Dave Thau, a Bianca founder who rejoices in the title of "Core Troll," responded to Tandy. "We here at biancaTroll Productions are tickled pink that our humble hovel on the Internet has received attention and time from the upper echelons at Tandy," wrote Thau. "A TRS-80 Model 1 once graced the desk of one of our founding members, and we have often used your resistors and other components to make attractive jewelry and other decorative objects. Regardless of our deep affection for your organization, however, we must respectfully reject your request ... Claiming that our organizations have something in common is like claiming that the Gillette Company can sue Penn Gillette [sic] because they sell liquid paper and he uses paper to advertise his performances."

Putting their Shack where their mouth was, the Trolls submitted their name for trademark in January 1996. A year later, it was published in the Trademark Office's official gazette. But the Texas super-shack was not about to allow Bianca to shamelessly Shack up out of Tandy-trademark wedlock. It sent an identical Shack-off letter to Bianca in January 1997, and in Feb. '97 it filed an "opposition." Bianca's Smut Shack filed their answer to that opposition on April 8. Tandy has not sued Bianca or prevented it from using the word "Shack" in its name. It has, however, prevented it from trademarking it.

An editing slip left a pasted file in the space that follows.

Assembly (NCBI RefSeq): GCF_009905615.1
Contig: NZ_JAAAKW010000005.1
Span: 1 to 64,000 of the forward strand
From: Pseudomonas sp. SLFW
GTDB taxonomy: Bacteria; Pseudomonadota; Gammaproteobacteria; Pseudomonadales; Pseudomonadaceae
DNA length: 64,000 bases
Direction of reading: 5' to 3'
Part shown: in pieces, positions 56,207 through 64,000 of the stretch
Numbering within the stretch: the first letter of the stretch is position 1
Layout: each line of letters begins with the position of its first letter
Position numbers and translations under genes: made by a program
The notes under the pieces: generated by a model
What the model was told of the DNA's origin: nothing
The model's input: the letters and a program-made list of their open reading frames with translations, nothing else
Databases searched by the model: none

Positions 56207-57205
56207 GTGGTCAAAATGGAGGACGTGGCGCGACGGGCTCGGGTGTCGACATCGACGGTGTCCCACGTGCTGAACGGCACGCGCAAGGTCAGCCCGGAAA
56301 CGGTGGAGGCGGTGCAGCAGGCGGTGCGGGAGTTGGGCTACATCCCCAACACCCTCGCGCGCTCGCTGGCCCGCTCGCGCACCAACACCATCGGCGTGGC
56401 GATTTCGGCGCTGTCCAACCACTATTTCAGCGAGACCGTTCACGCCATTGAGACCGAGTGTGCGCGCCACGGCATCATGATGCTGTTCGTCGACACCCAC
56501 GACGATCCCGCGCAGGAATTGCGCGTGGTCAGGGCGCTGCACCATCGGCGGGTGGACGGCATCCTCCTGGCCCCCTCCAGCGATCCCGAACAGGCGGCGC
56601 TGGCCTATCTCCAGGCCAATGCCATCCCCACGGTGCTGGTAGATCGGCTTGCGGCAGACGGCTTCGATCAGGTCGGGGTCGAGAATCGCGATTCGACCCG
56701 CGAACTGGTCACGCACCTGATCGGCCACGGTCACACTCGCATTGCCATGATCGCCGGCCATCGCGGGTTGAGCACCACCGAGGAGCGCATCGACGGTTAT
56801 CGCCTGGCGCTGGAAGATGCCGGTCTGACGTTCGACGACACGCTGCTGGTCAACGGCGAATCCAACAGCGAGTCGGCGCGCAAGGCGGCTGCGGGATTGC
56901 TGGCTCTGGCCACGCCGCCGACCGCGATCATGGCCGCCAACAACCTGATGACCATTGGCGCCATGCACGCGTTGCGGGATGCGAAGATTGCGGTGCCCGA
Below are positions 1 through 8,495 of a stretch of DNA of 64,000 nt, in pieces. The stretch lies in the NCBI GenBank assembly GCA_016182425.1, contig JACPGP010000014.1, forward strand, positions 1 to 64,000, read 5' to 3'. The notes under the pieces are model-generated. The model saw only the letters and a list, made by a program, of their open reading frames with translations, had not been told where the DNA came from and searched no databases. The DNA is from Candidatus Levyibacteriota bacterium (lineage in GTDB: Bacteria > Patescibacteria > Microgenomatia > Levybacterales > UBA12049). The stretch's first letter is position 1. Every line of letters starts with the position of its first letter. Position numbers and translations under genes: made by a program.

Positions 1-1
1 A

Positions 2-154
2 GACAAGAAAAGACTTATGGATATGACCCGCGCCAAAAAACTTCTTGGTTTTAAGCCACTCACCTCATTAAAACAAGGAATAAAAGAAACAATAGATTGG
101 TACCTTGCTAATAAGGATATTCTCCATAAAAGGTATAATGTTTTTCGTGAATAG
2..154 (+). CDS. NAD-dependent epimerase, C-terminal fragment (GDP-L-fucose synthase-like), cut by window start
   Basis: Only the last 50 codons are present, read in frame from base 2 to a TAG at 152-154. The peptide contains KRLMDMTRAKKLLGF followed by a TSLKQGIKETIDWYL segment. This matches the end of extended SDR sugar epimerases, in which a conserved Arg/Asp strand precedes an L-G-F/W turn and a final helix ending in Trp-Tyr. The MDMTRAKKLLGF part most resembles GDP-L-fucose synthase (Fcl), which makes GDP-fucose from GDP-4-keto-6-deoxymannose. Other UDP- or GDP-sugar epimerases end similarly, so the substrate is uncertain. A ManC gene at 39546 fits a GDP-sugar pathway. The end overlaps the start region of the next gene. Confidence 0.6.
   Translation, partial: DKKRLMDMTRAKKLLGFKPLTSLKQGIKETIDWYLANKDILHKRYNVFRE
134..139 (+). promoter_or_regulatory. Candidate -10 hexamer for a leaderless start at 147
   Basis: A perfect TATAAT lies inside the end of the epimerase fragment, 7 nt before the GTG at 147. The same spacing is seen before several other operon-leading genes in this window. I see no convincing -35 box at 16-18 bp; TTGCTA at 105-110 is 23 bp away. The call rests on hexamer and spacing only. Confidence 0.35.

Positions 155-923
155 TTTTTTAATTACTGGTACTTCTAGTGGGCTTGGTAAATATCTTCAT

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"Now the Trademark Office must deliberate," says Thau. "We're also negotiating with Tandy to see if we can reach some kind of compromise."

Bianca's Smut Shack's lawyer, Steven Thau (he is David Thau's cousin), says that Tandy is arguing that Bianca's use of the word "Shack" "may disparage and falsely suggest a connection with Tandy. They say that [the names] are confusingly similar in sound. They also cite the fact that they're advertised over the same or overlapping channels over the Internet."

Tandy media relations spokesperson Fran McGehee declined to comment on the shackocalypse. A dry "Company Statement" faxed to Salon goes to some pains to make clear that Tandy is not suing Bianca. In a wild rhetorical flourish, it concludes "Tandy Corporation has a significant investment in its trademarks, 'Radio Shack,' 'The Shack' and 'Shack.'"